June 09, 2016
Christy Clark's #ShoutOut4Survivors
“Sexual violence is common. Unfortunately, so is staying silent about it. Our silence makes it easier for those who wish to harm us. We don’t share our stories, we don’t think anyone would care much if we did, and then we live with the warped impression that we are alone in our fear and shame.” –Christy Clark
Today Premier Christy Clark has identified herself as a survivor of sexualized violence. She explained that her own experiences as a child and teenager led her to support the recent bill that would require postsecondary schools to have sexual assault policies.
In making her statement and supporting a bill introduced by the Opposition, Clark is sending a very clear message: violence against women is not a partisan issue. It affects virtually every single woman and girl in our society, including our Premier.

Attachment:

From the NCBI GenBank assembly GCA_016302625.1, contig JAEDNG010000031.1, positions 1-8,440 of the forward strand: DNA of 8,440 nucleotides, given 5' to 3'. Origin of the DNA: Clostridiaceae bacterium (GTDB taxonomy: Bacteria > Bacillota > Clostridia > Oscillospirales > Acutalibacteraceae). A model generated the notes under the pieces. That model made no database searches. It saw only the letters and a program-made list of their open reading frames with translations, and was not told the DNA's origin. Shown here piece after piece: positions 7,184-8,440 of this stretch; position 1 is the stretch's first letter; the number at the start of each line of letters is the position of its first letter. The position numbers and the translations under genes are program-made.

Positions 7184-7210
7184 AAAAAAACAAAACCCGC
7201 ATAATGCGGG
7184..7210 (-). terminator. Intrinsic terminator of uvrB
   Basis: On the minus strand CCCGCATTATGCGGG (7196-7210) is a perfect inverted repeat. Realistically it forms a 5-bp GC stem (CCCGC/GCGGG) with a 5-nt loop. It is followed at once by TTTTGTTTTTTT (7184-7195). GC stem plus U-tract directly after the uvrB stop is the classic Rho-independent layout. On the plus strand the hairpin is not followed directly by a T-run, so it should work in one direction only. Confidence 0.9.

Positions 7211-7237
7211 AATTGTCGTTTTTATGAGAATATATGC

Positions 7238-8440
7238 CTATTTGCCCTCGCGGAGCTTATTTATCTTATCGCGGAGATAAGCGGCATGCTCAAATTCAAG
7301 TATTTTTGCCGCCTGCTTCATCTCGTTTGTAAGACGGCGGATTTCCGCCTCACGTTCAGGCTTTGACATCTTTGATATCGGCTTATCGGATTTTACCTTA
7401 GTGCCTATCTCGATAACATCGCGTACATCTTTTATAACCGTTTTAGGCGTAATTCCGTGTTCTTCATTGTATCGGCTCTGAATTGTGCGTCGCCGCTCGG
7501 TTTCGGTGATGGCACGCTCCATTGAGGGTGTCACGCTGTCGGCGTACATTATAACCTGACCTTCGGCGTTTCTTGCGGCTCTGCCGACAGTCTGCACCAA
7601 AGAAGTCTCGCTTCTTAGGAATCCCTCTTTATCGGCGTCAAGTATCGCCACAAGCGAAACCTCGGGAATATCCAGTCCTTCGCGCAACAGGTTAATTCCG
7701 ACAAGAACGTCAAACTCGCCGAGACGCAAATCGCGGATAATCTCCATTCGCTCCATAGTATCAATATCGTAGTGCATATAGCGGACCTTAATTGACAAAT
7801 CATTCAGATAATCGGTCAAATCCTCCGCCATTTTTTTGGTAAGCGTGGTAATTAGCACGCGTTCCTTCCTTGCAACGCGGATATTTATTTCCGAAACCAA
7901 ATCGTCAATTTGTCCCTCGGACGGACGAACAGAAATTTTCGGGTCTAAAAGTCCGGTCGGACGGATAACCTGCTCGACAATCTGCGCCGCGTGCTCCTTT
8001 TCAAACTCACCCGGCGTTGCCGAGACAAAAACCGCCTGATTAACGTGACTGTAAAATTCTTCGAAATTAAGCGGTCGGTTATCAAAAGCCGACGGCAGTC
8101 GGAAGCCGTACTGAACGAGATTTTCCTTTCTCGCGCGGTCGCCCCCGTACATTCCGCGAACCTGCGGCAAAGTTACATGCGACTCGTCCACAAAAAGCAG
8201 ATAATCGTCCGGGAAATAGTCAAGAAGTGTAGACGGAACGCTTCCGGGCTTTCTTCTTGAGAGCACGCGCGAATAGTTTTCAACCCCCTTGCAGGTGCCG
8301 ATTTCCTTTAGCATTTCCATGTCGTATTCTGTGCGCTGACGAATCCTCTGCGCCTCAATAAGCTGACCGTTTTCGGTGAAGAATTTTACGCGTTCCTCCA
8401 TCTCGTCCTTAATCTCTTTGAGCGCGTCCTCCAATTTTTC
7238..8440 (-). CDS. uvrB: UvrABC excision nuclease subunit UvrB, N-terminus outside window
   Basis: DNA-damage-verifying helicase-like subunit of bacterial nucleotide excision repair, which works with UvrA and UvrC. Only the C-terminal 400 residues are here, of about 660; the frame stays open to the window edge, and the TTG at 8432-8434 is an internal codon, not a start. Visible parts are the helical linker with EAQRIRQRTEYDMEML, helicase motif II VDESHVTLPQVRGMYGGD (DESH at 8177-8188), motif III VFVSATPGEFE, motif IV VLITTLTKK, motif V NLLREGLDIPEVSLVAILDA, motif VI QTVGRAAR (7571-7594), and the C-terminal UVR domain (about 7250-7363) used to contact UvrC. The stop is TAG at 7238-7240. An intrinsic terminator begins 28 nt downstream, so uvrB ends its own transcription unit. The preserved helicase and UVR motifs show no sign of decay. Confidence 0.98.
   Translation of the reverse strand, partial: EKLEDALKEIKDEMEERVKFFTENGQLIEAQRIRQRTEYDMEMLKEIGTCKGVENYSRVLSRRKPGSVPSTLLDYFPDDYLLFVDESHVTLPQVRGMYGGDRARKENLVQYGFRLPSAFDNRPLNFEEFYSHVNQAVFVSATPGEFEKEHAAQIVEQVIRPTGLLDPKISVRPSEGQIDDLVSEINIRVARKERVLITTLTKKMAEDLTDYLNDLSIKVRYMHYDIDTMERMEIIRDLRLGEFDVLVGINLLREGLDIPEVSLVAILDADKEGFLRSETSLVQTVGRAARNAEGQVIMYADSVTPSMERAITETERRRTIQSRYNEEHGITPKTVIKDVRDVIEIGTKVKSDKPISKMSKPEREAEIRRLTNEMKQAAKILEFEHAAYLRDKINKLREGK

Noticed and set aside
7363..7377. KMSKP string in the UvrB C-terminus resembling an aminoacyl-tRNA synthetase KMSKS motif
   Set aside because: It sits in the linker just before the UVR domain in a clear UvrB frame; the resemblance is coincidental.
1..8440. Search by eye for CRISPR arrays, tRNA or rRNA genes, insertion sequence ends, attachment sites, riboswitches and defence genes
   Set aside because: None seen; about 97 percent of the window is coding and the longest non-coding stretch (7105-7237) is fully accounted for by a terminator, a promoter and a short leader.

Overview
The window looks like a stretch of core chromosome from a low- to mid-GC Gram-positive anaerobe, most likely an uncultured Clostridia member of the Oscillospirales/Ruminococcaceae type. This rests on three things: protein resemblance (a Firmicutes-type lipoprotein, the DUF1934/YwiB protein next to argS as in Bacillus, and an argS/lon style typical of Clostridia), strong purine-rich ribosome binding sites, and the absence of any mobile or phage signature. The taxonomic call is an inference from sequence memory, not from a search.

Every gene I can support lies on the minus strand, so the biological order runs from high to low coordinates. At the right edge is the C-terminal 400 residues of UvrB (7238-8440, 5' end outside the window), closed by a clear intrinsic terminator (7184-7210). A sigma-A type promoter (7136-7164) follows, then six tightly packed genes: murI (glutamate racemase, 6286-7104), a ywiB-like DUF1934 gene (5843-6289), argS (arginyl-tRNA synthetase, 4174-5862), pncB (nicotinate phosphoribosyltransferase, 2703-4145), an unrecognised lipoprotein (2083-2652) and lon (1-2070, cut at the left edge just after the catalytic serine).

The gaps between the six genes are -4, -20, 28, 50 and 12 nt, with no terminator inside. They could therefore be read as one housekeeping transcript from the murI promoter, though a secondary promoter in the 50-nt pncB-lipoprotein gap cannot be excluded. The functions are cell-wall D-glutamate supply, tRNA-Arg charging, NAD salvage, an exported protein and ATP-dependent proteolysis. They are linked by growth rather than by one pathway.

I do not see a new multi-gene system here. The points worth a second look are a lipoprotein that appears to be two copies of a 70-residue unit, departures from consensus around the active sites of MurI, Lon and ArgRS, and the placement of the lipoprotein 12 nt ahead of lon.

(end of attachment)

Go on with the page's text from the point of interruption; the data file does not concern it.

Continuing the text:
When our province’s own Premier comes forward with her own story of sexualized violence we have taken a small step to coming closer to a world in which survivors can share their stories without shame or fear of judgment.
Clark is not alone in staying silent about sexualized violence for decades. The shame and the stigma around sexual assault are strong and widespread. Survivors need to know that they will have the support of their communities and the people in their lives in order to be able to speak up.
Now is the time to show that support and to speak up.
“Shame is painful. It’s also pervasive and isolating, but the capacity to survive and heal is achievable through the sharing of our experiences. Let’s build a community where women and men who have dealt with sexual violence can feel safe and comfortable talking about it. Let’s build strength in numbers. Let’s help the institutions where we work, go to school and live our everyday lives, understand the breadth of this problem.” –Christy Clark
If you have experienced physical or sexual violence you can call 604-583-1295 to access Surrey Women’s Centre’s S.M.A.R.T. program services. We are available 24/7 because we know that the earlier we can intervene in situations involving violence against women, the safer women and girls will be, and the earlier they will have access to the support they need to heal.